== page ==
1. FrankAlphaXII

        Re: You broke it, you bought it.

        The OSX init is launchd, and its pretty good actually.

        There's been discussion in the FreeBSD community about using it but I don't think it went anywhere. Apple choosing to license it under Apache probably has a good deal to do with that, I wouldn't imagine it would be permissive enough for a *BSD core component.

        1. Destroy All Monsters Silver badge
          Paris Hilton

          Re: You broke it, you bought it.

          How is something that is Apache licensed not permissive enough for a BSD core component???

          Unless a "not" has been dropped in brain-to-keyboard translation, there must be huge corn cobs stuck up arses somehwere.

          1. bombastic bob Silver badge

            Re: You broke it, you bought it.

            "How is something that is Apache licensed not permissive enough for a BSD core component???"

            the general idea is that anything in 'base' is BSD licensed. there are contributed softwares, of course, and it may be possible to extend the licensing around those, but if you NEED it to boot the system, chances are that "no BSD license, no way".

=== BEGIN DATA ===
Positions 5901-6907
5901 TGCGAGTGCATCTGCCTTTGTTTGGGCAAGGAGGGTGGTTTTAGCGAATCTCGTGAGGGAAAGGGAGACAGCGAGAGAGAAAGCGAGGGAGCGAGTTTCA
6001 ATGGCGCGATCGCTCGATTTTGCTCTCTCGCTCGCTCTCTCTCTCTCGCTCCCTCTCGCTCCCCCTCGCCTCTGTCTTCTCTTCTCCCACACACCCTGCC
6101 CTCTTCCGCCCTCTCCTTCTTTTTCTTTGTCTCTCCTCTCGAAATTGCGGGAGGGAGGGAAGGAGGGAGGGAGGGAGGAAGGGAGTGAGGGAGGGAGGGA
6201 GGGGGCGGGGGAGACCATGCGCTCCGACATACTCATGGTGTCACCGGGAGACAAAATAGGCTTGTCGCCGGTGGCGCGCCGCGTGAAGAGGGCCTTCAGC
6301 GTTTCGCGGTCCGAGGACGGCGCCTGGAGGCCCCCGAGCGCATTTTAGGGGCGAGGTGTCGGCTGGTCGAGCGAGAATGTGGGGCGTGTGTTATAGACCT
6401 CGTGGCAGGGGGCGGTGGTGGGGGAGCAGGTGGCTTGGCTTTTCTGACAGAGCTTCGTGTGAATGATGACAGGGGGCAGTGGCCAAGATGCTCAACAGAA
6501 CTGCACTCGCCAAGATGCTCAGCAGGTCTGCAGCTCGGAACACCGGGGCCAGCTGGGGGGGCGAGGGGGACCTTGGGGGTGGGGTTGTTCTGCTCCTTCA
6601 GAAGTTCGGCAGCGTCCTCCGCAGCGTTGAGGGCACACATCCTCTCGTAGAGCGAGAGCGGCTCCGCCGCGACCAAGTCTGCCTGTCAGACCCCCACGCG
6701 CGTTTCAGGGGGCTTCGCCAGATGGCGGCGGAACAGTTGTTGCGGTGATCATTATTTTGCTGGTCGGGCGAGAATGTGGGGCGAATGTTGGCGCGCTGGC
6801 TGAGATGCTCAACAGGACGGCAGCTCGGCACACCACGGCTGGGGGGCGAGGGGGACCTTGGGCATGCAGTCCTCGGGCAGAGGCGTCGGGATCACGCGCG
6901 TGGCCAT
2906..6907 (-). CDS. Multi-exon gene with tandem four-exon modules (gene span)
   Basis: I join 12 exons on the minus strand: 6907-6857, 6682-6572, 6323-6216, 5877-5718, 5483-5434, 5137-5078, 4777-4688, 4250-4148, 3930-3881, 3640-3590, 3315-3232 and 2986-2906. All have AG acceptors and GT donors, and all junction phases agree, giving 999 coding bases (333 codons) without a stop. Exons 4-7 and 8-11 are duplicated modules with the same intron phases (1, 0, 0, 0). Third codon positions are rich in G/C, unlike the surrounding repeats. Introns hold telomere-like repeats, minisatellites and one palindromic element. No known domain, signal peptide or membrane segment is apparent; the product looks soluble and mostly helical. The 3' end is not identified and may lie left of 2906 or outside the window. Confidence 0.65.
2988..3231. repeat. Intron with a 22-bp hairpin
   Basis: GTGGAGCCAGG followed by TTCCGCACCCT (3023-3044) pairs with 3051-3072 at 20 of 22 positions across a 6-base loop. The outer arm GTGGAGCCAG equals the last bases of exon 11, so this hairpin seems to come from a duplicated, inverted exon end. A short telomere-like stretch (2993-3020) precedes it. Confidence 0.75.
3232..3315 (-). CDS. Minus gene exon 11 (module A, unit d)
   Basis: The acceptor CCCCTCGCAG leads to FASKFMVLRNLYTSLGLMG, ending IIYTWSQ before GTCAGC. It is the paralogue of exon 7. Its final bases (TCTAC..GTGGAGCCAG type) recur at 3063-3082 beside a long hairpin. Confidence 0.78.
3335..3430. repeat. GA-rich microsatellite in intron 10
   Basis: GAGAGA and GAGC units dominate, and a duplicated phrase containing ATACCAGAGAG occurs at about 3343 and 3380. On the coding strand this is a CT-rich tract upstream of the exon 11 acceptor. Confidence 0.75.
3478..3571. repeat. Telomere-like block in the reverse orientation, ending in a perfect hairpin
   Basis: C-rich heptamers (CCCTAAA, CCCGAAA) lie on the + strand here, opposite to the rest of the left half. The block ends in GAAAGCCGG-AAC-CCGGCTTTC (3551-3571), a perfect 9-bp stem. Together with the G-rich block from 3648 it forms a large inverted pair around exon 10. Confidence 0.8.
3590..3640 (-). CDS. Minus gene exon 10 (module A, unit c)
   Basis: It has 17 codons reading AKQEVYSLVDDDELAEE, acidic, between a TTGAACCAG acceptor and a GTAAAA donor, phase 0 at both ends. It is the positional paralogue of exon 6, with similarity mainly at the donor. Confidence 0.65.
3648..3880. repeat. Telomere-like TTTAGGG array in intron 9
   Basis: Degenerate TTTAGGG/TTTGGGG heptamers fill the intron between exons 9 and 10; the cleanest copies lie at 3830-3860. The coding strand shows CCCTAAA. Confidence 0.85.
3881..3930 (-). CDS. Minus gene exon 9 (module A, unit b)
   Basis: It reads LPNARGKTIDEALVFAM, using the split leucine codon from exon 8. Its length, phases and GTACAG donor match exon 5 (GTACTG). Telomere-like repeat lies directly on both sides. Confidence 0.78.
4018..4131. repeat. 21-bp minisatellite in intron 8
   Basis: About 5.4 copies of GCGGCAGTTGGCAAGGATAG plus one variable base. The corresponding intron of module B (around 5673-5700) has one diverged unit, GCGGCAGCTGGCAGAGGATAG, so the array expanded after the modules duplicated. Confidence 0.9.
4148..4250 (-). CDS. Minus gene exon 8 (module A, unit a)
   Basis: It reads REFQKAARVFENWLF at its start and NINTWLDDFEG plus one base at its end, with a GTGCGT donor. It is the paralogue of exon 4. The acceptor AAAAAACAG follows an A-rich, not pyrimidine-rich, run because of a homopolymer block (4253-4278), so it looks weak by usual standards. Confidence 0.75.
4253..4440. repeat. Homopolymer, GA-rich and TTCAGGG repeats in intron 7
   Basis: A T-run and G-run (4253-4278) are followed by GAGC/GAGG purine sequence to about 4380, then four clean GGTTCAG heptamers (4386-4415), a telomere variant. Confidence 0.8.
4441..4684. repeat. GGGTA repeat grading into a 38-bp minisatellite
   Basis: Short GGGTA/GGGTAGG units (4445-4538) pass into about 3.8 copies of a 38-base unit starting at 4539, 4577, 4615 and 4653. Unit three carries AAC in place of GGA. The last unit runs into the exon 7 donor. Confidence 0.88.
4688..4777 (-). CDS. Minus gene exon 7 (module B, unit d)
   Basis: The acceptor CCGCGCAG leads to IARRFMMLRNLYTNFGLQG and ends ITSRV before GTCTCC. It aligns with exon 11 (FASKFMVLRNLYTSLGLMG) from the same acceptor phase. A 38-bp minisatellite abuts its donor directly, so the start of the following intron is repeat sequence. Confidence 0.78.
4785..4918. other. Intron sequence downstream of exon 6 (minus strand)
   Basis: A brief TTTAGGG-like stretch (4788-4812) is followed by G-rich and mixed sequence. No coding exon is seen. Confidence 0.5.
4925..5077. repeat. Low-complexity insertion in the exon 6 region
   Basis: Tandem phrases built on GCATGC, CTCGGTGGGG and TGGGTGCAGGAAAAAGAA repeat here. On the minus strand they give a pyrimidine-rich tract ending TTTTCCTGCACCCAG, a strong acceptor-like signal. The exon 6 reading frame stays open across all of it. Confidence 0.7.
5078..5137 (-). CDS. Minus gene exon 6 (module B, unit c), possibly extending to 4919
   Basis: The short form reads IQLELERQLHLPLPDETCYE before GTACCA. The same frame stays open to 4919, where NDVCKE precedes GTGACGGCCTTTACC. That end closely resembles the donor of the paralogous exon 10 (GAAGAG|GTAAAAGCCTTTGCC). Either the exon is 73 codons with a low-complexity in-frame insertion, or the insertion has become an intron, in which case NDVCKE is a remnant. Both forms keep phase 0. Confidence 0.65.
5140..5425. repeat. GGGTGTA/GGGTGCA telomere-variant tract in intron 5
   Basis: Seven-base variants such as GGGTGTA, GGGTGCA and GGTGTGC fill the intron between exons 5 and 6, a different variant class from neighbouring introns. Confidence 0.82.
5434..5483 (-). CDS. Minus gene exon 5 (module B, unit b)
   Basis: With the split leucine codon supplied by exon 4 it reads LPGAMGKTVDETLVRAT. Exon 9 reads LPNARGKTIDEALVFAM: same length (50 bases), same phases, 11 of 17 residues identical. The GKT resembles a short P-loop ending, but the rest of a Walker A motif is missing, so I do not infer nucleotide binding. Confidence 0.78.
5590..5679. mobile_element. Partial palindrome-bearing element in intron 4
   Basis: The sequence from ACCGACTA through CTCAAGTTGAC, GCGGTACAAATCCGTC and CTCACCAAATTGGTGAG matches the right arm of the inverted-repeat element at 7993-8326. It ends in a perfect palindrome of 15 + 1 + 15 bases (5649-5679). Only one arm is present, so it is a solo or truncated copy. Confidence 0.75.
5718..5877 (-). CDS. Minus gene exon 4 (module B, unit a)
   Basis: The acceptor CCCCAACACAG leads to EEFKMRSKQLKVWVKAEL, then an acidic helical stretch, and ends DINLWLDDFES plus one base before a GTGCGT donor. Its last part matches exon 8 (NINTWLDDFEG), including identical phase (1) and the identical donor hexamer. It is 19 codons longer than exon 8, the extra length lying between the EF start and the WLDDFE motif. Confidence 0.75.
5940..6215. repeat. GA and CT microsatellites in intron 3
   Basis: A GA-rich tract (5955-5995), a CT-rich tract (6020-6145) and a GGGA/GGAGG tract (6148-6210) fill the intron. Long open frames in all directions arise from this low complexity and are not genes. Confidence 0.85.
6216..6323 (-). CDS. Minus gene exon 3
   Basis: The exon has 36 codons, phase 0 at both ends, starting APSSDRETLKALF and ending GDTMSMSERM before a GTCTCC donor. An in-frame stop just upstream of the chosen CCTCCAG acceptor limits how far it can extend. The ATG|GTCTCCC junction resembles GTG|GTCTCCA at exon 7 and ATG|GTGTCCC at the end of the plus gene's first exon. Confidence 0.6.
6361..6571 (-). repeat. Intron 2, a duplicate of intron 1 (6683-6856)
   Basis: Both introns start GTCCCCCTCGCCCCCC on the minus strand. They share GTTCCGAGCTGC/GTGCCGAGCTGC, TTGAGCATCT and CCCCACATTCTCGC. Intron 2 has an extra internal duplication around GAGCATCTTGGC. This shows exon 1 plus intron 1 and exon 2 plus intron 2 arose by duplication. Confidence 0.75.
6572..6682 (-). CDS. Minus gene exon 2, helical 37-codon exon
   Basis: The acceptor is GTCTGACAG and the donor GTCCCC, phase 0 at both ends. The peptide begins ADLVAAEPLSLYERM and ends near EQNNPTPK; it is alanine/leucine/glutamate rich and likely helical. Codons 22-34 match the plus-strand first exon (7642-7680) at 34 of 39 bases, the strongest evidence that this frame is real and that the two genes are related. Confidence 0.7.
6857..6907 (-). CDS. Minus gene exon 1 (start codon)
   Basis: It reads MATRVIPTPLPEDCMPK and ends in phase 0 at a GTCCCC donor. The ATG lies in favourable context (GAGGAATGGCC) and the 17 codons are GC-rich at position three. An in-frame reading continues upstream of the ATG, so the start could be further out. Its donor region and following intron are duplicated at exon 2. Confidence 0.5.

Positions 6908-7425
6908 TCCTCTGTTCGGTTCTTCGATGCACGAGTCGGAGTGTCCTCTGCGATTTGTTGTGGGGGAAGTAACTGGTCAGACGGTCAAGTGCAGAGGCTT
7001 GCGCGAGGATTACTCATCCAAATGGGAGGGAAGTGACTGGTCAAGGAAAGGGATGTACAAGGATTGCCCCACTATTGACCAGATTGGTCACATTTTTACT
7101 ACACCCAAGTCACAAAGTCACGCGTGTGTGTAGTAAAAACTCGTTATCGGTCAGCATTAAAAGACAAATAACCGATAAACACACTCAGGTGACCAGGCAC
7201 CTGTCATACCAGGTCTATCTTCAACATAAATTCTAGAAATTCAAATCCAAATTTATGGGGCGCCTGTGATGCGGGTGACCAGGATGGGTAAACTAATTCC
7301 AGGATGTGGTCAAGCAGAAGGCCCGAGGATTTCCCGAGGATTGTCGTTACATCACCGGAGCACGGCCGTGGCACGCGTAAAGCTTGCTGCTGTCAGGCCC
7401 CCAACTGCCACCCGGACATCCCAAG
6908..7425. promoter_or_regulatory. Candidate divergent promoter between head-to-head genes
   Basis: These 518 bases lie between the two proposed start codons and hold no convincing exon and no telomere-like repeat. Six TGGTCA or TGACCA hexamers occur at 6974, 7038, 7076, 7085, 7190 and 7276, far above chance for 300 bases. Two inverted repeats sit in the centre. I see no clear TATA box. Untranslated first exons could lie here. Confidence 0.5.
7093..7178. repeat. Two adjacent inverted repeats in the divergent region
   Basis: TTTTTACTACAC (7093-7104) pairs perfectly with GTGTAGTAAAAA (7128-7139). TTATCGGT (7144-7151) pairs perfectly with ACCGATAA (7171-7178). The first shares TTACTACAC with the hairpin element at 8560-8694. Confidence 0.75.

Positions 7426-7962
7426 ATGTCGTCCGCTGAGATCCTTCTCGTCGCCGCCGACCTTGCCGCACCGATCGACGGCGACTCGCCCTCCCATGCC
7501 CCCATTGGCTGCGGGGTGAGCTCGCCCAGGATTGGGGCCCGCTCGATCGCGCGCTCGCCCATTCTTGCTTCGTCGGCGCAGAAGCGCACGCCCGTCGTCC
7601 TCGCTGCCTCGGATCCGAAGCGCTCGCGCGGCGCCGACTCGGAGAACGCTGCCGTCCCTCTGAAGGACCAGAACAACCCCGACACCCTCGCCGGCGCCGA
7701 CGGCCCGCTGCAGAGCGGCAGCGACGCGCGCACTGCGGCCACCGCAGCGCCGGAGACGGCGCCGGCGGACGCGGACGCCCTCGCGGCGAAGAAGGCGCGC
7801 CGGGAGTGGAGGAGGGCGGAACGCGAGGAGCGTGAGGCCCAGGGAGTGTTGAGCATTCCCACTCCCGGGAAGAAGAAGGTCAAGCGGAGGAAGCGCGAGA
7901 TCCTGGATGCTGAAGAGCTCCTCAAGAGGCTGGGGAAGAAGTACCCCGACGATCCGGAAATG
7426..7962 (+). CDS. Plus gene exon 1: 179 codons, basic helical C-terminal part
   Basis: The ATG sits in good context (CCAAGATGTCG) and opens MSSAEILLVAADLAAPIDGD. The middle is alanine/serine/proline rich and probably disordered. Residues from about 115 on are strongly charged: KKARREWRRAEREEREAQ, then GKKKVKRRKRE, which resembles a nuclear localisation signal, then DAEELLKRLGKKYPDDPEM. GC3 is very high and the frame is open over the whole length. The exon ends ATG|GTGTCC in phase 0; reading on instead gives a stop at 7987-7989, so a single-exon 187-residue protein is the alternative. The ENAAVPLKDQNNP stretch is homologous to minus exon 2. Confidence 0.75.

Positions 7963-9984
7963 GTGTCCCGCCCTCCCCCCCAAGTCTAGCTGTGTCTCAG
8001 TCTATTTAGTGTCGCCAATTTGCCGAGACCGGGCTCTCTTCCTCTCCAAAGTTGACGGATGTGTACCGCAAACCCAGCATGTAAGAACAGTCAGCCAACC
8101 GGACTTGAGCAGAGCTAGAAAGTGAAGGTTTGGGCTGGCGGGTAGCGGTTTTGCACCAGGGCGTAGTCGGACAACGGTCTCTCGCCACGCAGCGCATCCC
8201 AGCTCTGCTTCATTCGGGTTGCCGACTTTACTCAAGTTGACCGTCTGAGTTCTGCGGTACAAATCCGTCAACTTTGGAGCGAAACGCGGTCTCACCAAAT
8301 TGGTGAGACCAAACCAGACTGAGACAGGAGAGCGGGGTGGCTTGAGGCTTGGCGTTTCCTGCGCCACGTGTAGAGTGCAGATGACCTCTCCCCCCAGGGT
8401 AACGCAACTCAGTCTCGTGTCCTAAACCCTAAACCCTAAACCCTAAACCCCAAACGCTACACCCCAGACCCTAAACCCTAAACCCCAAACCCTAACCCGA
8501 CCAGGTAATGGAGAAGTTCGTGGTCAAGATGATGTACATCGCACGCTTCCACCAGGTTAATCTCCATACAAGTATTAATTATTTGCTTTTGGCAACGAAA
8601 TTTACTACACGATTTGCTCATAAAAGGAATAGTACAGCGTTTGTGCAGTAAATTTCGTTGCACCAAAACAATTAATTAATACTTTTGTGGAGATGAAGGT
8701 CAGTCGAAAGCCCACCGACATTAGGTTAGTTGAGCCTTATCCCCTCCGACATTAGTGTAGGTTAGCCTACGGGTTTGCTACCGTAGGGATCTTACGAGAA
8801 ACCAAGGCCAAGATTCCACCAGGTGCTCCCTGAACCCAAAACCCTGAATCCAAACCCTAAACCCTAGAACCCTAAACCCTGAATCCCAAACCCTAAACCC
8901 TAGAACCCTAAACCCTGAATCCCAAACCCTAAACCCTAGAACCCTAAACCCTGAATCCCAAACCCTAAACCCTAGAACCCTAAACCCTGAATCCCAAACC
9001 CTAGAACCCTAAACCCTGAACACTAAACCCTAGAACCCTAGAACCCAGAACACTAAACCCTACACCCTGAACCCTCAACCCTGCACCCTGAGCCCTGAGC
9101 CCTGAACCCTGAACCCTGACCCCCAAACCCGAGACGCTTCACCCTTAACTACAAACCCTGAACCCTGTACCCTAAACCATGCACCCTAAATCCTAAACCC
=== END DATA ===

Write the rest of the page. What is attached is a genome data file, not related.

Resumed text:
/me has been using FreeBSD since 4.8 [and "stability" is a VERY good thing!]

      2. Tom 64

        Re: You broke it, you bought it.

        > "The OSX boot process may be pretty opaque and cursed by XML"

        > "quite sensible & sane"

        I'm sorry, what? You have to be swivel-eyed, window licking, barking mad nuts to use an xml parser in your boot process.

        1. Destroy All Monsters Silver badge

          Re: You broke it, you bought it.

          You have to be swivel-eyed, window licking, barking mad nuts to use an xml parser in your boot process.